Ndidi has led the Premier League for two season in tackles plus interceptions. Considering the fact he plays for a team that averages 54-percent possession, that’s pretty good. Playing often as a lone defensive midfielder means that he screens the back line almost all by himself, which requires as much work rate as it does intelligence. Since the beginning of last season, Ndidi has averaged 6.3 tackles plus interceptions per game (first in the Premier League), compared to Kante’s 4.3 in that time. Mind you, 4.3 tackles plus interceptions per game is very good, but Ndidi has been more than incredible, almost single handedly protecting Leicester’s back four.
Ndidi clears the ball when he needs to, but he often wins the ball back before it needs to be cleared, so it’s not surprising he doesn’t have high clearance numbers. He sits at 2.1 per game, compared to Kante’s 1.2. The 24-year-old averaged 0.4 blocked shots per game, compared to Kante’s 0.2. 0.4 blocked shots per game is quite good considering the fact he’s not a centerback, it goes to show just how much the Leicester midfielder contributes to the team. It also displays his positional intelligence. In fact, Ndidi ranks joint-second for blocked shots per game amongst Leicester players.
Ndidi gets dribbled past 1.5 times per game on average in the time under scrutiny, compared to Kante’s 1.1. This could be explained in many ways. One way is that Kante is involved in fewer defensive duels than Ndidi, and there’s simply less opportunities to be dribbled by. However, it’s not a complete surprise that a defensive midfielder gets dribbled past, the worry would be a defensive midfielder who gets dribbled past more than/as much as he isn’t. In Ndidi’s case for example, he leads the league in tackles and interceptions, but not nearly in dribbled past, so that’s very good. Defensive midfielders would probably not be able to avoid being dribbled past because of the position they play.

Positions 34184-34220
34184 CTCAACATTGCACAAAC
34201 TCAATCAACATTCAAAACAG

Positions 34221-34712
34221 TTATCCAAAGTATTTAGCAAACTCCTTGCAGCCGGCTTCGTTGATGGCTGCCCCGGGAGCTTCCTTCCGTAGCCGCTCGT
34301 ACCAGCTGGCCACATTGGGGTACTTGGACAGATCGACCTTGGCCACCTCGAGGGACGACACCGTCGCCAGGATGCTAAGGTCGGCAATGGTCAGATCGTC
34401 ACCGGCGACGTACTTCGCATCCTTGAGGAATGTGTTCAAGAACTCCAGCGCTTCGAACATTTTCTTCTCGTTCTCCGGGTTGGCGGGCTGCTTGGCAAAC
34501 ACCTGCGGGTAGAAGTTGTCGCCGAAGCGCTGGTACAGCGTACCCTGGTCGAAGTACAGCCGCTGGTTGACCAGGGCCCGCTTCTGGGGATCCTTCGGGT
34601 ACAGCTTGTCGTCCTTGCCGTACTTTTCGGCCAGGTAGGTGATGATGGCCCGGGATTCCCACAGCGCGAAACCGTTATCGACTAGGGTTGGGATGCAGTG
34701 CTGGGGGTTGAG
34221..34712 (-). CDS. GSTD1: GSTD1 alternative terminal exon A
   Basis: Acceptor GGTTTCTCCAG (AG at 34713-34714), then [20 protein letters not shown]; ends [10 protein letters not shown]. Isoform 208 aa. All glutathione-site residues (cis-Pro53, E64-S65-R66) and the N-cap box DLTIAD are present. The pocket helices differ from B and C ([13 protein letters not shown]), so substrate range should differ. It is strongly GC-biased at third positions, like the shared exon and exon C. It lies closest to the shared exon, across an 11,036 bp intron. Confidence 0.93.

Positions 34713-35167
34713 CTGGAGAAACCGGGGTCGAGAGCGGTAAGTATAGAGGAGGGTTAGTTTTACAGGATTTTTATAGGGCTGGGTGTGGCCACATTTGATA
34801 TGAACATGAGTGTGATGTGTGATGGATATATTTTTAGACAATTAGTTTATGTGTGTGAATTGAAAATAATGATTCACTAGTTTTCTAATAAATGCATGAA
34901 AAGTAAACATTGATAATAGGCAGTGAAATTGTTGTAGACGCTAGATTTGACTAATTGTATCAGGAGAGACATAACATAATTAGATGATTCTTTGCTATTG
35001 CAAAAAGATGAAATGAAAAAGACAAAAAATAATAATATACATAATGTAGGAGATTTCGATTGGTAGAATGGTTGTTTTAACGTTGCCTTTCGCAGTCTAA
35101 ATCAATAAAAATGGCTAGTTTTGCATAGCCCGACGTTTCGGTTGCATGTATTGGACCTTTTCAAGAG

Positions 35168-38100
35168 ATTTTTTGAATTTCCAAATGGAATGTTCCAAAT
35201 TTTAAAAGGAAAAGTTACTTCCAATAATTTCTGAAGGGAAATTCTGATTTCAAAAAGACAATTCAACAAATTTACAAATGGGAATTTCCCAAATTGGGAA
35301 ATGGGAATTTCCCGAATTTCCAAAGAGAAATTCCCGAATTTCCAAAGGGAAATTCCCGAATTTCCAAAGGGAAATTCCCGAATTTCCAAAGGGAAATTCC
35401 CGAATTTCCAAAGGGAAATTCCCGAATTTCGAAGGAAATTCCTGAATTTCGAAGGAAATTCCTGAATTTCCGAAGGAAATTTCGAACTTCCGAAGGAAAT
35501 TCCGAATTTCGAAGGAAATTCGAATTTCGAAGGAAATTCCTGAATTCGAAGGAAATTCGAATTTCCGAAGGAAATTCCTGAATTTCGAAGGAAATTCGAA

An important aspect of defending that needs to be highlighted is ground duels. Ndidi has averaged five ground duels per game since the beginning of last season, compared to Kante, who has averaged 3.8. This is only appropriate considering that Ndidi probably has more defending to do per game. It’s still impressive nevertheless, as Ndidi averages more successful ground duels per game than any Chelsea player in the period under scrutiny.
There’s more to the story though, as Ndidi is more involved in more ground duels per game than Kante, but is also winning more of them. Ndidi has contested 9.1 ground duels per game since the start of the 2019/20 season, winning 55 percent of them. Kante has contested 7.9 ground duels per game, winning 48 percent of them. This indicates that Ndidi doesn’t just win more duels simply because he attempts more. The numbers suggest that he’s better at winning duels, this isn’t a surprise given the differences in weight and height of the two players. Ndidi is taller at 185 cm compared to Kante’s 169 cm. Ndidi is also heavier, and probably stronger at 74 kg, compared to Kante’s 68 kg.